Golden Fuse Awards – 2008
Happy New Year!
Another year has come and gone and we’re left admiring a host of wonderful, wild, weird children’s books published in the past 365 days. Now unlike Golden Fuse 2006 and Golden Fuse 2007 I feel like I wasn’t giving proper attention to my various weird categories towards the end of the year. My apologies. Still and all, here’s a taste of what I liked and didn’t like relatively recently. In the realm of children’s literature:
BEST COVER OF THE YEAR:
The Cabinet of Wonders by Marie Rutkoski, cover by David Frankland, jacket design by Jay Colvin.
Our new king of the cover? Maybe so. A good cover artist reads the book and then slips fun and accurate details into their jacket design. Frankland had at least three book jackets this year, but this one was his masterpiece. Even the fox made it into the scene, and he doesn’t even show up until 20 or so pages from the end. Loved the style, the colors, and the choice of scenes to include. Very well done.
A Thousand Never Evers by Shana Burg, cover art director unknown. Picture of girl by Michael Forst, picture of cotton field by Dusty Davis.
Not an obvious winner compared to some of the flashier contenders in ’08. But stop a minute and consider what we have here. This is a bit of historical fiction and the girl on the cover is not wearing jeans or Airwalk sneakers (yes, I’m still mad at you A Friendship for Today), and her hair and outfit actually look like they might might be from 1963. The girl looks like an average girl, not a model. Truth be told, I was not a fan of this book one little bit, but I can separate a title from its packaging and this package is skillfully done.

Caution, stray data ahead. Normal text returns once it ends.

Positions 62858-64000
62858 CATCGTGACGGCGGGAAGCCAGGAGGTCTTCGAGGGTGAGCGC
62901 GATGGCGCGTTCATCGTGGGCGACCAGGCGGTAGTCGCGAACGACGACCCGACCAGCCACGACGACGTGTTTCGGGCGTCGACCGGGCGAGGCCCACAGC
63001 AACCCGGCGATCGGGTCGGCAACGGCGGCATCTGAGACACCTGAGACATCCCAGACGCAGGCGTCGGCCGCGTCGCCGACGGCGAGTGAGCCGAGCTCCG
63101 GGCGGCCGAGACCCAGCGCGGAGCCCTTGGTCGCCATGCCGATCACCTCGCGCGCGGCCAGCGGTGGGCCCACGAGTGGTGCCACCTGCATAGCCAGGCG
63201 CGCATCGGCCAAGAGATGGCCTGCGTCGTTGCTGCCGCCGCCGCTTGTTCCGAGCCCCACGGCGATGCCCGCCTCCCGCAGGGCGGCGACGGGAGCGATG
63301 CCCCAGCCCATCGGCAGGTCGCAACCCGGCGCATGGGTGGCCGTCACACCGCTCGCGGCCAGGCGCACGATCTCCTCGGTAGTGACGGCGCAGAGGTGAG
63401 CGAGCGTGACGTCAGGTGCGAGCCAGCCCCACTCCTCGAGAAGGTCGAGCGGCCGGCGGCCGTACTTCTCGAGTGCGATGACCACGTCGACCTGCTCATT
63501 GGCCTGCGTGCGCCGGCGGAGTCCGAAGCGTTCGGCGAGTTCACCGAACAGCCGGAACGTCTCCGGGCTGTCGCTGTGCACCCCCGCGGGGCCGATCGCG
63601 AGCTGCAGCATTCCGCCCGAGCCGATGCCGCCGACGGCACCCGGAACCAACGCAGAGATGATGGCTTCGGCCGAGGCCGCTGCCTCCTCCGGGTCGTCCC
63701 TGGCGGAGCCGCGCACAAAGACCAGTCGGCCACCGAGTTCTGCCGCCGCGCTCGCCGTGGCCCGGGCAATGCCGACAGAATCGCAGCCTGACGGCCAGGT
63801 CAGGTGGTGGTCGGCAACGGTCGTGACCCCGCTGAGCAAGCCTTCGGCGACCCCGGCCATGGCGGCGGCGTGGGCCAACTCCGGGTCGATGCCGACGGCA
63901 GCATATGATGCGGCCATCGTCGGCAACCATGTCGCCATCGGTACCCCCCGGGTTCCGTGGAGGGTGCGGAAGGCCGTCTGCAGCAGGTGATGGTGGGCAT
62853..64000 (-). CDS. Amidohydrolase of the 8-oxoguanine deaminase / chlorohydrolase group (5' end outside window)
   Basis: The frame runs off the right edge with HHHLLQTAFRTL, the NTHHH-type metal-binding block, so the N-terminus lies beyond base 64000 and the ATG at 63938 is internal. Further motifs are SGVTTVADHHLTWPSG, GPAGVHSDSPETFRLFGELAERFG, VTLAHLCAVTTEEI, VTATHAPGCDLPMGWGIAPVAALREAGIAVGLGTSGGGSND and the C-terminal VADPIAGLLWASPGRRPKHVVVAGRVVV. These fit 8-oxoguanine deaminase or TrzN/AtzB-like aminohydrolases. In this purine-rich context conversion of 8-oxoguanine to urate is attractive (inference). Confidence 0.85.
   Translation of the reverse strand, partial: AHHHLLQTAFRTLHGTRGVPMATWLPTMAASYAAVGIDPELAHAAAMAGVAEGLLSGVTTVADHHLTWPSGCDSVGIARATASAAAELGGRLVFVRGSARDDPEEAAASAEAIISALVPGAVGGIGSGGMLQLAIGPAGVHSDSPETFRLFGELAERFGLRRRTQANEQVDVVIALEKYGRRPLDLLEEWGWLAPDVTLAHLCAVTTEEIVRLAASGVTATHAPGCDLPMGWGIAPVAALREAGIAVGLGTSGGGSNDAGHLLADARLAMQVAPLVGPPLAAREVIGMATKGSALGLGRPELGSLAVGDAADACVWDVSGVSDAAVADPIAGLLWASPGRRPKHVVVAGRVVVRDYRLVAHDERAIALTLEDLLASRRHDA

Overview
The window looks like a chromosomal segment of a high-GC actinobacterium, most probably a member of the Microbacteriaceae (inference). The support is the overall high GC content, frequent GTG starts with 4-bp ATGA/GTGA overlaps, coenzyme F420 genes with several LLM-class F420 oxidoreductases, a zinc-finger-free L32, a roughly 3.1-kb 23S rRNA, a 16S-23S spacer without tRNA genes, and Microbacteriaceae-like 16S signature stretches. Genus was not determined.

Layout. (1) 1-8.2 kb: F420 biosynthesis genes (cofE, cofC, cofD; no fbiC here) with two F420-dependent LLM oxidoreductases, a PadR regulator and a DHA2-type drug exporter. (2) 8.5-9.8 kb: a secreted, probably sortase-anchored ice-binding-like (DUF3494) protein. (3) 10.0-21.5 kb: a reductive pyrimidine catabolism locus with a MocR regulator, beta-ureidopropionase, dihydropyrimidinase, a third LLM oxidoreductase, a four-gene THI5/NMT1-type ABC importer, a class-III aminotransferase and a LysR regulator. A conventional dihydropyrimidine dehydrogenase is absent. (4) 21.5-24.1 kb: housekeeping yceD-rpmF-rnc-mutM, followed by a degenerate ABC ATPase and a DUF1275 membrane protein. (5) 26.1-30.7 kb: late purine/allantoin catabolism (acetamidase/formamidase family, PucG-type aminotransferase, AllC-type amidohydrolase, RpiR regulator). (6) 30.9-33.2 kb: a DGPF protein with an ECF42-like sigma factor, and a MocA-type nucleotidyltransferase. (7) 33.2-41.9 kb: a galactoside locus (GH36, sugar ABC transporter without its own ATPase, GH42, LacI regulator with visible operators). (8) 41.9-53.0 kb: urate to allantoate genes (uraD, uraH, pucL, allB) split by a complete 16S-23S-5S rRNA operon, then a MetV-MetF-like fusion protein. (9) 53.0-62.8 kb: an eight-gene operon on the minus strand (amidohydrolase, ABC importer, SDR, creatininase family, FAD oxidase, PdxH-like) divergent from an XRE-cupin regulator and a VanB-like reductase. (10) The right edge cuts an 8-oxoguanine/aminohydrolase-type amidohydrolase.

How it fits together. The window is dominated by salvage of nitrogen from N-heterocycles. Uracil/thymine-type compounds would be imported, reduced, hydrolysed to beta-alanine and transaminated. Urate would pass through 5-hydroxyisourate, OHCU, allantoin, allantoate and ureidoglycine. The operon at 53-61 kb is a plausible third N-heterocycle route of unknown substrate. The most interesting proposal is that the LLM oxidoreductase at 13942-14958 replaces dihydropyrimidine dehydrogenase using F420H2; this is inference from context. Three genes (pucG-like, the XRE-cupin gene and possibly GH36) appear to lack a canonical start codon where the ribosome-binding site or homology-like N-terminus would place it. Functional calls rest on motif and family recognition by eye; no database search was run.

Savvy by Ingrid Law, cover by Brandon Dorman
Actually, I might have given it to Brandon straight out, but I already awarded him the Golden Fuse back in 2006, and I didn’t think it fair to do so again so soon.
MOST MISLEADING COVER OF 2008
Stella Stands Alone by A. LaFaye
Under normal circumstances this award goes to covers that sport dragons when there are no dragons or other incongruities. This year that didn’t happen as often. Thank goodness for covers like Stella Stands Alone, a very fine novel, where someone slapped a burning suburban home with nice fluffy hedges on the jacket in the hopes that people would assume it was a southern mansion. Lazy lazy.
Greetings From Nowhere by Barbara O’Connor
It seems cruel that a year after Ms. O’Connor had the best cover of the year (How to Steal a Dog) they slapped this childless postcard of a jacket onto a really fine book. What is appealing about this jacket, people? I label it "misleading" because to look at it you’d think it was about 50-year-old retirees and their pension difficulties. Which isn’t entirely untrue but still . . .
Ever by Gail Carson Levine
White kids. Great. Cause we obviously don’t get enough of those on our children’s books. So where, exactly, is the “olive nose” or person who’s “skin is bronzed”? Ug.
SADDEST ARC to FINAL COVER SWITCHEROO
I was all kinds of excited to read Gollywhopper Games when I saw the cool John Rocco cover it had:
Good thing it was on the ARC. Dunno if I would have picked it up if it had had this dull as dishwater final jacket image: